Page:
Understanding Cash Flow in 1099 vs. W2 Work
As an employee, cash fluctuations are minimal. Paychecks arrive every other week. The employee doesn't need to take direction action since payroll deductions are taken automatically.
My company pays independent contractors monthly. Therefore, there is a longer period between checks, and the checks are larger. Since 1099 earners do not have payroll deductions taken from their income, they must pay estimated quarterly taxes. For many, these payments are large. I have paid estimated quarterly installments ranging $7,000 to $20,000 each, between state and federal taxes. I contribute lump sums to my solo 401k.
These factors can result in wild fluctuations in the corporate account, with periods of depleted cash reserves. As an employee, taxes and expenses are relatively out of sight, out of mind. As an IC, on the other hand, you have both the control and responsibility to make these expenditures, and thus are fully aware of their cost and their effect on your cash flow.
Getting Going as an S-Corp
A new business entity must be registered with the state in which it is headquartered. The optimal business entity may vary based on where you live and work. I chose an S- corporation. The application was submitted by my accountant. In the case of an S-corporation, the company must be registered as a C- corp prior to electing S- corp status. I don't make the rules. Consult your CPA.
Creating an EIN
Your corporation has an Employer ID number, or EIN, which is used as the entity’s tax ID number. When money comes into the corporation, it must be associated with the EIN, not your social security number. Likewise, the EIN is needed to set up business accounts, which are separate from your personal accounts.
Any business account bears the name of, and is owned by the corporation. This structure is required to ensure the money earned receives appropriate tax treatment. Early in the year, I made the mistake of opening a personal account for the business, not associated with my EIN. I later spent a couple of hours at the bank correcting my mistake.
In an S-corporation, a corporate payroll is required. This costs $35 per month with an online platform I use. But note that many payroll companies charge far more. My accountant, for example, charges $80 per month, or $960 per year for this service. Payroll is a deductible business expense, but it remains beneficial to minimize it.
You need to pay your employees a “reasonable” salary. Basically, a reasonable salary is the amount you could theoretically pay someone to replace you. Some estimate this should be 30- 50% of 1099 earnings for the primary employee, say a doctor in this scenario. Using a pass through entity such as an S- corporation, you will save FICA taxes on the remaining income, which becomes corporate profit. You will still pay state and federal income tax on all corporate profit.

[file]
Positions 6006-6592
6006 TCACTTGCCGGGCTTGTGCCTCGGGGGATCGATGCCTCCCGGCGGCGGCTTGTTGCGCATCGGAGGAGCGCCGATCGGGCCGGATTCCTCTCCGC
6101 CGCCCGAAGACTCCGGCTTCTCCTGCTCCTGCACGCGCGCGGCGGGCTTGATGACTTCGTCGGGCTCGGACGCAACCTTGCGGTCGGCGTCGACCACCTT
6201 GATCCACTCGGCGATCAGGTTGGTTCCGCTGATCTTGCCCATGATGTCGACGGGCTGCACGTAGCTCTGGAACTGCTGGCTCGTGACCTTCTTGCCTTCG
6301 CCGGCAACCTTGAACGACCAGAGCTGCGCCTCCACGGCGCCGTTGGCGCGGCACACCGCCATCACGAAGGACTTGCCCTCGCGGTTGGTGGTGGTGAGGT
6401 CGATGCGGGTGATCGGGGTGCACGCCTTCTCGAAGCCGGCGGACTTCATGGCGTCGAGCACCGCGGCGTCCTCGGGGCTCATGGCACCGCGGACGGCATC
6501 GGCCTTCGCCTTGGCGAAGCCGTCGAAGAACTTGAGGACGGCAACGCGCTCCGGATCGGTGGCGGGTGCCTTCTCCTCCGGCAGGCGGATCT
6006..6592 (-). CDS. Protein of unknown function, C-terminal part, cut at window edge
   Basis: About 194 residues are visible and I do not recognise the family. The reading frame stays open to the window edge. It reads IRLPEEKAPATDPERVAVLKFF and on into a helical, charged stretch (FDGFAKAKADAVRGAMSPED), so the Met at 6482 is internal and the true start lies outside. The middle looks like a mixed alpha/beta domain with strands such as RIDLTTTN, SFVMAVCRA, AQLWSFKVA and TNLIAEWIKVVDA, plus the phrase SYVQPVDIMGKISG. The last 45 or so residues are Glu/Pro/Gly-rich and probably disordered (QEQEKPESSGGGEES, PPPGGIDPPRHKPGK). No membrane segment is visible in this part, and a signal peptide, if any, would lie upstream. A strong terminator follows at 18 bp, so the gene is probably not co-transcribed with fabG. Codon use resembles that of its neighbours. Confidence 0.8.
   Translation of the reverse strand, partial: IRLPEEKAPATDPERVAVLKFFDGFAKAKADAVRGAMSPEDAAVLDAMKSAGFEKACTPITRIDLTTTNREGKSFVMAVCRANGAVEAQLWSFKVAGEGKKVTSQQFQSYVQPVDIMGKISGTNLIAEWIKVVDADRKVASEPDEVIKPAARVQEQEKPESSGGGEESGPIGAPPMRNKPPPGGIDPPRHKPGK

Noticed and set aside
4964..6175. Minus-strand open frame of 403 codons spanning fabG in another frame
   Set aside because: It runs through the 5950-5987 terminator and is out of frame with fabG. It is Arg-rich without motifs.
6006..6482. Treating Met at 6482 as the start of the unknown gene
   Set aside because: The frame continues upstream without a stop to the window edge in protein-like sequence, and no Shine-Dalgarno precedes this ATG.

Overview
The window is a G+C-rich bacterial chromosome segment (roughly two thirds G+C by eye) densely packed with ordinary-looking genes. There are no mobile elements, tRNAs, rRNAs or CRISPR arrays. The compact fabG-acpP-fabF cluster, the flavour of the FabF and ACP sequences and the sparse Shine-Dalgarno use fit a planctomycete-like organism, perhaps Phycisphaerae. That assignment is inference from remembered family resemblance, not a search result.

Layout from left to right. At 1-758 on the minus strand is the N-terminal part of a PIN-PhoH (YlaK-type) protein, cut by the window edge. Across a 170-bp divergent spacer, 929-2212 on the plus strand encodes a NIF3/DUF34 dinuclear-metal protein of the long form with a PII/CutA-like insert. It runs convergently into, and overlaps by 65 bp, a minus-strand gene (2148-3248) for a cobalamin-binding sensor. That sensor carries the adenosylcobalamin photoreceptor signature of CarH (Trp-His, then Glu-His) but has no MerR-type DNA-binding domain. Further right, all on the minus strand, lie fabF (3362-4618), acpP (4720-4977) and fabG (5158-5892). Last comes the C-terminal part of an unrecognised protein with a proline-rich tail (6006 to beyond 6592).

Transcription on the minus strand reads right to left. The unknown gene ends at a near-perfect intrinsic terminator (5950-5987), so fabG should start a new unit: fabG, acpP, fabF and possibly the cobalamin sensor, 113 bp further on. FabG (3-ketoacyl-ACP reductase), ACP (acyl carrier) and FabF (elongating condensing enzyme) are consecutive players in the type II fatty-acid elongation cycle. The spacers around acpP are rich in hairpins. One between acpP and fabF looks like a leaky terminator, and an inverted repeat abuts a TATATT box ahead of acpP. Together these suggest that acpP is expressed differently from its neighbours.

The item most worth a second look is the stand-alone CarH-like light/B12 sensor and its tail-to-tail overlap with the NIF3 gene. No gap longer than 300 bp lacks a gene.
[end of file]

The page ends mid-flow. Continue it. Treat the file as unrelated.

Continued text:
Running the Tax Numbers
Run some numbers. As an IC, you will pay self- employment tax, additional accounting fees, and registration fees. The state of California taxes corporate profits at 1.5% with an $800 yearly minimum franchise tax. I wanted to be sure that forming a corporation would reduce my tax liability enough to be worth the trouble because of these additional expenses. My accountant charged $500 to run some theoretical numbers through his accounting software, generating reports of various scenarios. The most important variables are the salary one chooses, and the anticipated corporate profit. Employing a spouse or other family member is an option. This involves paying extra payroll tax for that employee, but it allows them to contribute to their own retirement plan.
I found that the estimated yearly tax savings projects in the five to ten thousand dollar range for my family. Five thousand dollars multiplied by many working years, compounded over time, can add up to a large sum. Therefore, the benefits of being self- employed, relative to the effort required to learn about it, may be greatest early in one’s career. I feel I’m getting the most “bang for my buck,” since this knowledge will benefit my family for years to come.
Final Thoughts On 1099 vs W2 Work
Philosophically, I feel that becoming a 1099 earner and corporation CEO (yes, you really can have that title) has started to change my way of thinking to that of a “business owner.” Learning about my business entity relatively early in my career will allow me to optimize this strategy over time. Additionally, I appreciate the ability to control factors like benefits and business deductions. In order to embark on the self- employment path, one needs a desire to learn about the mechanics involved, and to find a team of qualified professionals to assist. This is not a do it yourself project. Even with help, I will not do everything perfectly the first year. But I’m looking forward to seeing how we did in 2018.
Please note, if you are considering Public Service Loan Forgiveness (PSLF) you should not become an independent contractor. To qualify for PSLF, you must be an employee of a non-for-profit institution.